Sherri Sciarrotta, Director of the Des Moines Area Community College Child Development Center

Sherri Sciarrotta, Director of the Des Moines Area Community College Child Development Center

Sherri Sciarrotta, director of the Des Moines Area Community College (DMACC) Child Development Center, has been with the center for 17 years, all of which included participation in the CACFP. Operating with a firm belief that by providing children with healthy food choices and activities and offering opportunities to participate in those choices, Sciarrotta says children can develop life-long skills of healthy eating and healthy lifestyle choices.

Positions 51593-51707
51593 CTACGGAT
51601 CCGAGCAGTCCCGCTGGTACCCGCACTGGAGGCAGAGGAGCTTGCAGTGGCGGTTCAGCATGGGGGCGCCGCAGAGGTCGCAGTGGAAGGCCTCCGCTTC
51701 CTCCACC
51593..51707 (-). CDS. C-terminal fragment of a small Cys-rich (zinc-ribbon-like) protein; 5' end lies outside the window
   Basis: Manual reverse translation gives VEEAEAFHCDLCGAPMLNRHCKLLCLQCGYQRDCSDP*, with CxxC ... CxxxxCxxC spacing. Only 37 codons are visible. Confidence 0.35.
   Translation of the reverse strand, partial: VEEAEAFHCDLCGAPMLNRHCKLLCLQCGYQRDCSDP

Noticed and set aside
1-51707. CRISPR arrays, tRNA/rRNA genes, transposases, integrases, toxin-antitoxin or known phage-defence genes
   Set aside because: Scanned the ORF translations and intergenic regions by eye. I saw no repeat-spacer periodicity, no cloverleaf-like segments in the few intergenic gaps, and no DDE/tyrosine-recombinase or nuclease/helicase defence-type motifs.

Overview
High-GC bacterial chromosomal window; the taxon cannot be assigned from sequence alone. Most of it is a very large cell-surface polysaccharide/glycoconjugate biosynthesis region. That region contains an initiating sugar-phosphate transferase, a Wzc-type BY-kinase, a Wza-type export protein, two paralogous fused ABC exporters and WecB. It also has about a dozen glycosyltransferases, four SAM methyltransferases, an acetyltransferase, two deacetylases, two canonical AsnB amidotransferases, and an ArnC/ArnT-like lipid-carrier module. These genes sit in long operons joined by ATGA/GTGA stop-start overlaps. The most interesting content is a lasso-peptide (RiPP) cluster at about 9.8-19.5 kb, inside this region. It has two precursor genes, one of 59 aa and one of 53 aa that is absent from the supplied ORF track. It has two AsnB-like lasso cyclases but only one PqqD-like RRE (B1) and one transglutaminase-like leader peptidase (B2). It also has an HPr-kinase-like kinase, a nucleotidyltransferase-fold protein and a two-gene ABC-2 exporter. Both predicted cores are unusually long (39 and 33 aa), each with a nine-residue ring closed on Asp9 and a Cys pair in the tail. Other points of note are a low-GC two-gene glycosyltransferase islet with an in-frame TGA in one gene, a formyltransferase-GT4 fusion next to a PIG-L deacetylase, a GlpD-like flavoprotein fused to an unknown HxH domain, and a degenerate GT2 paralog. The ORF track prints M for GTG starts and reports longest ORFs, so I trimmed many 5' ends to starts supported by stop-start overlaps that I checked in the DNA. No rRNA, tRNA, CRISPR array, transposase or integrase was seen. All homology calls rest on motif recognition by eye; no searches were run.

“We provide training for all the early education students at DMACC,” Sciarrotta said. “We are a model school and want to emphasize and show best practices to our students in our early childhood program who are student teaching and working in our center, and show best practices to our families and our children. Participating in the CACFP is the model for healthy lifestyles especially with food choices.”

And this child care center means business when walking the walk of teaching young children the tenants of healthy lifestyles. The center’s cook, Brent Baade, is a bona fide chef, a graduate of the DMACC culinary program, who conjures healthy menus and whose practice of cooking with the children is standard fare. The children are involved in their food journey from start to finish. They plant it, grow it, harvest it and prepare it.